We are now within 28 miles of the Marquesas
and should see land by sunset! Very exciting.
1630, May 4th
South 09 Deg 43′ West 138 Deg 16′
Journal entry from Sunday:
Sunday, May 2, 2004:
(Day 20 at sea: 2701 nautical miles from the Galapagos Islands, 265 from
Les Isles Marquises)
This journal entry comes at the end of a midnight watch, under ideal sailing conditions. The moon is near full with crystal clear air and scattered clouds. The rain from earlier this evening has passed to the west, and Lillian B. is moving at a brisk 6.5 knots under staysail and spinnaker, with only a slight rolling motion. This is a very welcomed change from recent days, when our patience has been tested. The second half of the passage has included a fair amount of uncomfortable sailing conditions. I am curious as to whether these are typical trade wind conditions, or whether they are more like the unsettled weather normally attributed to the Inter Tropical Convergence Zone (ITCZ). The largest aggravation is still the waves whenever they overpower wind and sails. I begin to image the Pacific as a very large bathtub with waves reflecting back and forth off far shores. Lillian rocks, sails bang, and pots of food and coffee go flying across the galley, spilling contents into unreachable crevices. These are admittedly minor aggravations, but they begin to add up as we curse the waves with little effect. It is not boredom as much as a form of water torture that arrives in large swells instead of tiny droplets.
We are fortunate in being a crew who share the chores (such as cleaning up spilled coffee grounds) and who have only themselves to blame for being out in the middle of the rolling Pacific. Such is not the case for all. A week ago, at sunset, the twin masts of a yawl passing us to the south could be seen poking above the horizon. Shortly afterwards came a call over the radio. “Hello, this is the Bijouden Blue calling the sailboat to our right, come in please.” The accent was definitely French, and I was imagining Leslie Carrone (sp?) from the Cary Grant film “Father Goose” on the other end of the receiver. After exchanging, “Bon Soir’s” we compared notes on where we’d come from, how long we’d been at sea, and where we were going. Mainly, however, she wanted to let us know how truly glad they were that they had seen another boat. She explained that they had two children on board who were very impatient to get to land. If I had been Father Goose, I’m sure I’d have offered a comment about the wisdom of having children on board a sailboat for 20 days straight. Instead, I simply passed on our sincere sympathies and wished them best of luck. We were nearly as glad to see them, and I don’t think either of us wanted to break the link between boats. But after ten minutes or so we signed off and returned to our respective routines.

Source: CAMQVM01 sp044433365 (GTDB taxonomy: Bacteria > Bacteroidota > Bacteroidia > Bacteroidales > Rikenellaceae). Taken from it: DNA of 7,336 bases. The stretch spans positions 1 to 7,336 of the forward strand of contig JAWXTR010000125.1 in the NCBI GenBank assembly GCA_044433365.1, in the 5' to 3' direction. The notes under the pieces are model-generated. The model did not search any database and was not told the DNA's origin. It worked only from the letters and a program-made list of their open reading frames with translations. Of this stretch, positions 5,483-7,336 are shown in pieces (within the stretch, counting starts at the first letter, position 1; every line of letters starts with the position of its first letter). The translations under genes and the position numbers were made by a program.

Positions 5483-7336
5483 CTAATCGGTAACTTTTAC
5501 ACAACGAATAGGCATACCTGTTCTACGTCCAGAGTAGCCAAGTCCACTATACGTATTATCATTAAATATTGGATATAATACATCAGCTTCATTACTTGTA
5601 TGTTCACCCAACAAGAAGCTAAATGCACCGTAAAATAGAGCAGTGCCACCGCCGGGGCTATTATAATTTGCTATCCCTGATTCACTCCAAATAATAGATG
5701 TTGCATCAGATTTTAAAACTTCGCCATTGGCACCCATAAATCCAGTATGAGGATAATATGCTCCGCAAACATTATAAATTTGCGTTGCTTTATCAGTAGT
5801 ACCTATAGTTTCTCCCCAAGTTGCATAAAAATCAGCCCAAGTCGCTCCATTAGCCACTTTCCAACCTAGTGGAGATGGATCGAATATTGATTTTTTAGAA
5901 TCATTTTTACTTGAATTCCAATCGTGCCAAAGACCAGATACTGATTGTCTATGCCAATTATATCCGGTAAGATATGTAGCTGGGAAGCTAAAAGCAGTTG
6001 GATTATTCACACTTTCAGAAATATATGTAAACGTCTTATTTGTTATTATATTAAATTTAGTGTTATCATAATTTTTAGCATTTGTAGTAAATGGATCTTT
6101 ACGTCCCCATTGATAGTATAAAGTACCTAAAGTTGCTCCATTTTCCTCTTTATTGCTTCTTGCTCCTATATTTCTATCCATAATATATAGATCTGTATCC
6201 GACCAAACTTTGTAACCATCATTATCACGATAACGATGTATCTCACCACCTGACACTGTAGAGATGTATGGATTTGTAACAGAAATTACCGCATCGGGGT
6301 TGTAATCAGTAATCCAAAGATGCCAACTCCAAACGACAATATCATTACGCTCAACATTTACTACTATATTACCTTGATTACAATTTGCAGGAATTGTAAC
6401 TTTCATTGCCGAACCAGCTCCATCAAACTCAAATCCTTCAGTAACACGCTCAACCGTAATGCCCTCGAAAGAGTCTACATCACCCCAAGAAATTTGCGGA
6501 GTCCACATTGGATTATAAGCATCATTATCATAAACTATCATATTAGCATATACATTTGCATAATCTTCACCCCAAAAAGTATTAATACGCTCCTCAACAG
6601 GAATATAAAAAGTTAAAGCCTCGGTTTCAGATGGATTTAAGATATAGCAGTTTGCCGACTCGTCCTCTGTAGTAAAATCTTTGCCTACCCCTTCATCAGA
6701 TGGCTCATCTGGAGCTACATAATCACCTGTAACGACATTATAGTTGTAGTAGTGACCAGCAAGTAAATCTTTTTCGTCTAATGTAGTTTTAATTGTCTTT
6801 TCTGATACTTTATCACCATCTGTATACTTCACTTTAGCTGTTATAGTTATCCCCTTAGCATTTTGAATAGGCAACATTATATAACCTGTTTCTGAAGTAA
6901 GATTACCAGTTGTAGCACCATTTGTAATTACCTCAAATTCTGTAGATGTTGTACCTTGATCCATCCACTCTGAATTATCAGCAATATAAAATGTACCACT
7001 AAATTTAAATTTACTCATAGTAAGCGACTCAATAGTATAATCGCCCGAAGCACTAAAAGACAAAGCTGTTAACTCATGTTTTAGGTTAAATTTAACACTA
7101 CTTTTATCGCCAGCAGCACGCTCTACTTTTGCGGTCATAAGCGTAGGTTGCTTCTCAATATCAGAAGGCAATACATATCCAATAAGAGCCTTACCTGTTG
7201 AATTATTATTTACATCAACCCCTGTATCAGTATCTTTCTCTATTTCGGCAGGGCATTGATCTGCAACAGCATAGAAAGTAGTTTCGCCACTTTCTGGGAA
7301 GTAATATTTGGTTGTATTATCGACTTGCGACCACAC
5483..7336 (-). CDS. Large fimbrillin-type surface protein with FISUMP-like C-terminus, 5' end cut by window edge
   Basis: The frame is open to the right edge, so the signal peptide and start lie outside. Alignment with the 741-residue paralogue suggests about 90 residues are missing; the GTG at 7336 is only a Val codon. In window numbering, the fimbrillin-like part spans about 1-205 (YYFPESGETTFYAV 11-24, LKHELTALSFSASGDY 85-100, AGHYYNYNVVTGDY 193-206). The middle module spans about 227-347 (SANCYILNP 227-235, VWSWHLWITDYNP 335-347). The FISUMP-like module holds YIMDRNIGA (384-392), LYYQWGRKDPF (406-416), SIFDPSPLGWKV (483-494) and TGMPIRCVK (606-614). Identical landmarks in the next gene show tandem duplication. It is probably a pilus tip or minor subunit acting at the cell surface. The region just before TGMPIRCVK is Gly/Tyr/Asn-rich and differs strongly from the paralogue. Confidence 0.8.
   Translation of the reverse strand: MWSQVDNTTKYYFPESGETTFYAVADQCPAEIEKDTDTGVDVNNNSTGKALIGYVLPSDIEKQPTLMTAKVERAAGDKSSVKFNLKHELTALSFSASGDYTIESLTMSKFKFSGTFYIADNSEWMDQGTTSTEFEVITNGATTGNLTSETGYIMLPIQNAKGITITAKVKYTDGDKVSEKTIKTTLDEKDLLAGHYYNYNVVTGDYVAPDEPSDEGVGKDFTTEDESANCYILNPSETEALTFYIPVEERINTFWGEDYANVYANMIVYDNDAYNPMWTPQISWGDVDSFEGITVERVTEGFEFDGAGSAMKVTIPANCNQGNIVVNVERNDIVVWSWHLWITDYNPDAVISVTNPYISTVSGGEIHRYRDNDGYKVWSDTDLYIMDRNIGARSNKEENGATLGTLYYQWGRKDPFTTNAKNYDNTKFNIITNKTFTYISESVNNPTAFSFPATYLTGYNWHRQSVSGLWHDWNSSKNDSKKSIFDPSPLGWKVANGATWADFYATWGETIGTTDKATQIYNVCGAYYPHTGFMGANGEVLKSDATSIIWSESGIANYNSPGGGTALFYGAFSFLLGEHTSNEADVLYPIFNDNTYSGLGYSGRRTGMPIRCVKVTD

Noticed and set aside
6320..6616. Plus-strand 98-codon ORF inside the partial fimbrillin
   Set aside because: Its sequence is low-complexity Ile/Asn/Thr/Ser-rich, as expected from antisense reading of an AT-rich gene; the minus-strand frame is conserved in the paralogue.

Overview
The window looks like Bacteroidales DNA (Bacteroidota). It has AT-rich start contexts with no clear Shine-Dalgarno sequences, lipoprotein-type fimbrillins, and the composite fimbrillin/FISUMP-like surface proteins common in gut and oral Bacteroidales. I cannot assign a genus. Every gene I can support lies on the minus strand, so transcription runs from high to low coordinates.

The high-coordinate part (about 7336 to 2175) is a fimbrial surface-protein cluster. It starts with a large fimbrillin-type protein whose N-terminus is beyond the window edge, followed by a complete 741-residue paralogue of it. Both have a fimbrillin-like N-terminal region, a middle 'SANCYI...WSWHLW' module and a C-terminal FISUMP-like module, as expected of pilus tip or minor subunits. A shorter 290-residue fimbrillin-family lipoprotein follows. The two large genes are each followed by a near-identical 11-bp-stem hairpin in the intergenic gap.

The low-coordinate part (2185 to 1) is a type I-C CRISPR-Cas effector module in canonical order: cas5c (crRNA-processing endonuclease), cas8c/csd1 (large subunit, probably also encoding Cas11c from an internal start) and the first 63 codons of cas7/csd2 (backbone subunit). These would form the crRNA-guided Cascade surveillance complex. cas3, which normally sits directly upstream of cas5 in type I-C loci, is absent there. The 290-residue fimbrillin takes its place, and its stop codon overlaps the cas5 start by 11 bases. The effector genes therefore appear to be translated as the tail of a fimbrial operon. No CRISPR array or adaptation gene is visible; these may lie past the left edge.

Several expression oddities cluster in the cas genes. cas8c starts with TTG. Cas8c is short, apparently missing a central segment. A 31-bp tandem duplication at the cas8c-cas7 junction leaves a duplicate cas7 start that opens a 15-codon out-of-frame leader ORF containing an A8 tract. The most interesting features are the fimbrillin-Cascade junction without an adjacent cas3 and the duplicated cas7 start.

It is the routine of the watch schedule and associated chores that help to pass the time. These activities, however, include sail changes that are frustrating when they have to be repeated often in response to rapidly changing weather. The aggravation is compounded by equipment problems. Last night a squall hit resulting in another all hands on deck exercise to lower the spinnaker. Once it was down, inspection of the halyard used to raise it to the top of the mast revealed that a protective sheath had worn through. It was chaffing at the masthead in the same manner that had caused the primary spinnaker halyard to fail back on April 19th, dropping the sail in the water and leaving Lillian with only a secondary halyard to raise the spinnaker. After that first incident, we adopted Dick’s suggestion to protect the critical section of our remaining halyard by ensheathing it in a length of rubber tubing. During last night’s squall, that protective sheath had worn through. It needed to be fixed immediately and the spinnaker re-set to maintain speed, or else we would be in for a long low-speed night of rocking and rolling. Duct tape was the quick, if not elegant, solution.
With this current cycle of light air and squalls, we find ourselves constantly changing sail configurations and frequently lowering and raising the sails to monitor the health of halyards and sheets. By analogy, it would be similar to being on a crosscountry automobile trip and having to stop every half-an-hour to change tires. In the worst-case scenario, that would be a 3000 mile road trip, on a very bumpy road, at 6 miles per hour. Fortunately, the weather does change and the road does have an end. Our destination is now less than 265 miles away.